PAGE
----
Dubai: Many private schools in the UAE will continue to provide financial relief in the new term for parents economically impacted by the coronavirus pandemic.
Last term, several schools had given a blanket discount — mostly around 10 to 30 per cent — to all parents, or provided some relief on fees on an individual basis.
Ahead of the new term, which begins on August 30, a number of schools confirmed they will sustain some form of financial help for parents struggling with fees because of salary cuts, job loss or business downturn as a result of the pandemic.
In Dubai, schools will not be raising fees under the governing regulations for the new academic year. Still, some schools have been proactively freezing or even reducing fees.
One of the UAE’s biggest school groups, Taaleem, has been taking a number of measures in the interests of parents at its dozen-plus schools in the country. Taaleem CEO Alan Williamson said the group recently provided an “across-the-board” fee relief package of up to 25 per cent to parents spread over two semesters.
“As further relief to parents, in Dubai we have waived application fees for new students across all of our schools, enabled payment plans for deposits and introduced the automatic re-enrolment of current students for next academic year,” he added.
“In addition to these relief measures, we have frozen fees for the past three years in the majority of our schools and implemented further fee reductions in a number of our schools to help retain and recruit new students.
“Any of our families who are suffering severe financial difficulties are strongly and sympathetically encouraged to share them with the school principal before the start of the academic year. There are a number of options available where we can partner with parents to overcome their short-term financial difficulties.”
Another major school group said that in March, when the impact of the pandemic hit UAE schools, it created a fund for impacted families, worth millions.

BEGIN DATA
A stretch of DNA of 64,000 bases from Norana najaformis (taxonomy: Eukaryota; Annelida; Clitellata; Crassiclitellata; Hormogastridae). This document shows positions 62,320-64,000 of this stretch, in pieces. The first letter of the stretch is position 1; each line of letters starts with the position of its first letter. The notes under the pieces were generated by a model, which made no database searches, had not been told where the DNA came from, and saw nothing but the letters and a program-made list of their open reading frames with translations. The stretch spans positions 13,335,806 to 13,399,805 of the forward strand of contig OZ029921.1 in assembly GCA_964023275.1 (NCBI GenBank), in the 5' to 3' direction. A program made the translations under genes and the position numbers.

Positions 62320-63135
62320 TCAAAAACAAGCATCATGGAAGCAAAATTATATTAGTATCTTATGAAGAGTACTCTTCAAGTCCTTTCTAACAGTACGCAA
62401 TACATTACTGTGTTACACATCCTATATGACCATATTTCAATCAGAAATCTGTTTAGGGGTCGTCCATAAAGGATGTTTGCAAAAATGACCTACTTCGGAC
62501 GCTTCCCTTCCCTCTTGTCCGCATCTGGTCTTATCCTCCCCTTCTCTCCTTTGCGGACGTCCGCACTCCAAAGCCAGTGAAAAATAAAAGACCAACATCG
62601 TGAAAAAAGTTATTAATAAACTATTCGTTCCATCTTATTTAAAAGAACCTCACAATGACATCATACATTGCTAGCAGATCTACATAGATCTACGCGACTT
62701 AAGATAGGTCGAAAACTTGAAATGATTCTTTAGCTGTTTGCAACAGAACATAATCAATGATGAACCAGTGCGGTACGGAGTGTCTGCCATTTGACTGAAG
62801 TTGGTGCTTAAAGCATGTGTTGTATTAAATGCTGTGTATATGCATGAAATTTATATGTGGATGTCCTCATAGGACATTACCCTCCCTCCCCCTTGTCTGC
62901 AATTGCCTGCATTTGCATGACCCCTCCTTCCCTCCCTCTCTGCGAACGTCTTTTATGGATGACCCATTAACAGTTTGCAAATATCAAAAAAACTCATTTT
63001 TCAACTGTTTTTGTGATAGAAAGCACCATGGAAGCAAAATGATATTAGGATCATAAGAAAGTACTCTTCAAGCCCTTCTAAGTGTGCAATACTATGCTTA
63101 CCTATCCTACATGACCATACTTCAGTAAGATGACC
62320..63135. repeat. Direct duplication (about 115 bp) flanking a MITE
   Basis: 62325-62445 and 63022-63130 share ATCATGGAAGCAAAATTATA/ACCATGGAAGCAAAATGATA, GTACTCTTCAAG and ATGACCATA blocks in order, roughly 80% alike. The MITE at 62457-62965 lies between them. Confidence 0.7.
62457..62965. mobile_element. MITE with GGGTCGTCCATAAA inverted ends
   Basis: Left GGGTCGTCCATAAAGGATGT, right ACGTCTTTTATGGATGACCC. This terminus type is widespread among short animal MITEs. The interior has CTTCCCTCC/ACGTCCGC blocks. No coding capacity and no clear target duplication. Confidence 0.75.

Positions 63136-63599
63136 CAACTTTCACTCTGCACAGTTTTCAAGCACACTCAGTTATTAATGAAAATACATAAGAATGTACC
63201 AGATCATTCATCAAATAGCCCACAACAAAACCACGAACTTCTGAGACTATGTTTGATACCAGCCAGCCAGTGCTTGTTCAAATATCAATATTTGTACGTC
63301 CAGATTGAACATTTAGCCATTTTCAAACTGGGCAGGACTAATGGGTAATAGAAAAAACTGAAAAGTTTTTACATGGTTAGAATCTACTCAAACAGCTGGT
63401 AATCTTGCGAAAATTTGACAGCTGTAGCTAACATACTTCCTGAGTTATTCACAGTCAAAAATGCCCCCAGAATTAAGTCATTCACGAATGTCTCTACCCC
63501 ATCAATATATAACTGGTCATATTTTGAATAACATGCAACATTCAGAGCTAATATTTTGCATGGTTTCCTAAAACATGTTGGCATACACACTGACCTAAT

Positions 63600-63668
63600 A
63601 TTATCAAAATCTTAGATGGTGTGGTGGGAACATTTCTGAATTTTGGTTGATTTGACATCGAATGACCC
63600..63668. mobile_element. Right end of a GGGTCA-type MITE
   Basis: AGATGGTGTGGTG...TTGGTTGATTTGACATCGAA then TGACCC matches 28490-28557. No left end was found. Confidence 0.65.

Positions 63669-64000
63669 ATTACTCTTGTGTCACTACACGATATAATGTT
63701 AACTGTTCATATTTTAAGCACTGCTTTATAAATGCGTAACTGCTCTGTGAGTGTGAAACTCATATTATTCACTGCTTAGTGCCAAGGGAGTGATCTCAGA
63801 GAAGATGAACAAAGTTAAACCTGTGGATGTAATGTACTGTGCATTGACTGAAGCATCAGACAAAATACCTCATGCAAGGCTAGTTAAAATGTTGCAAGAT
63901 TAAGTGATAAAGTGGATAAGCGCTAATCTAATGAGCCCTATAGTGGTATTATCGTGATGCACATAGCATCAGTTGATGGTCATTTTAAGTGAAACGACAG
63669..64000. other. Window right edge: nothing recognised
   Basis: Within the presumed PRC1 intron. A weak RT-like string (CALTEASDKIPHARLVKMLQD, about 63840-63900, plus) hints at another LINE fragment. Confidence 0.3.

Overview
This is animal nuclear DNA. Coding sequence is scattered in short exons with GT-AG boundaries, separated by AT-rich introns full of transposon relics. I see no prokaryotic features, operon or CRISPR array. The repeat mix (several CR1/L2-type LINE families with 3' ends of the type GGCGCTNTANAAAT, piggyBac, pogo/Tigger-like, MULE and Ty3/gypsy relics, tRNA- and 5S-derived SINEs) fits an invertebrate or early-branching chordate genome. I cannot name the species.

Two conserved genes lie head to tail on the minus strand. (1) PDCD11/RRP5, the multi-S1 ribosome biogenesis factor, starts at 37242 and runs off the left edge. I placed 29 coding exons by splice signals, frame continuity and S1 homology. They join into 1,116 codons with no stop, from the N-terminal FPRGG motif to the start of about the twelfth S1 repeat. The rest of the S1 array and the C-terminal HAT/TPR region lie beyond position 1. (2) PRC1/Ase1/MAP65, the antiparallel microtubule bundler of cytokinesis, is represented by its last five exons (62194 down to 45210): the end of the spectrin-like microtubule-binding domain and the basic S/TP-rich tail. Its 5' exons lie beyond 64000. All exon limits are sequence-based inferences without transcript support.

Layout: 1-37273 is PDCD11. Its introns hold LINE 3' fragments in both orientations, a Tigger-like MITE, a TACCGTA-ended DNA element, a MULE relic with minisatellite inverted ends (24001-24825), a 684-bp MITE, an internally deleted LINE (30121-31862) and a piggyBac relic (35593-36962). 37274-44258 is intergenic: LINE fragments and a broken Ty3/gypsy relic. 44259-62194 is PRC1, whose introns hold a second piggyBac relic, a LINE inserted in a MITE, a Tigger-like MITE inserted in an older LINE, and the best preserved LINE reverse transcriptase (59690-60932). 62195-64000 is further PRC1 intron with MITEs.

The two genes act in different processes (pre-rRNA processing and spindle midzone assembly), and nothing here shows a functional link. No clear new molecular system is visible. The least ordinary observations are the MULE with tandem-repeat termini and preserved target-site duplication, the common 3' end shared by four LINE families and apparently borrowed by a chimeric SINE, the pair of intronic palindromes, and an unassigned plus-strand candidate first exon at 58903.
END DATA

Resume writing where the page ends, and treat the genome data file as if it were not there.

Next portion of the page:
“The Repton Family of Schools in the UAE — comprising Repton Dubai, Foremarke School Dubai and Repton Abu Dhabi — set up an immediate Dh8 million Repton Family Support Fund in March this year, providing financial support to families suffering financial hardship as a direct result of the COVID-19 pandemic. In addition, all parents within our three schools who re-register are receiving a 15 per cent fee reduction from last year’s Term 3’s fees applied to the new 2020-2021 academic year,” said David Cook, CEO of Repton Family of Schools and headmaster at Repton School Dubai.
He added, “The Repton Family of Schools have always provided discreet but important support to our families, who sometimes find themselves in financial hardship through no fault of their own. Each request for support is dealt with confidentially and on an individual basis, and the schools will do all that is practicable to help families keep their children at their school of choice.”
‘Significantly revised’ fees
Meanwhile, Swiss International Scientific School in Dubai (SISD) had granted a discount of up to 20 per cent for the period of April-June.
Norbert Foerster, Head of School at SISD, said, “Recognising that the pandemic placed a significant burden on parents and in spite of the fact that the school’s main obligations did not diminish in any meaningful way, SISD granted a discount of up to 20 per cent for the period of April-June 2020. The discount was calculated taking into account the fact that the burden is heavier on those supporting younger students. Moreover, it also reflected the fact that Secondary School fees had already been revised for the school year 2020-21.”
He added, “SISD has significantly and favourably revised Secondary School fees for the school year 2020-21. In addition, an exceptional community discount is granted to all students in the English+ programme, as well as to all Primary and Secondary students enrolled in one of the bilingual programmes.”
SISD will continue to apply the community discount of up to 20 per cent for all students in the English+ programme “in spite of the fact that the programme has been enhanced to offer premium and personalised STEAM lessons from September 2020 for PreK-Grade 5”.
The community discount also applies to all primary and secondary students in the bilingual programmes. Also, SISD continues to support families by granting upfront and sibling discounts.
‘We acted quickly’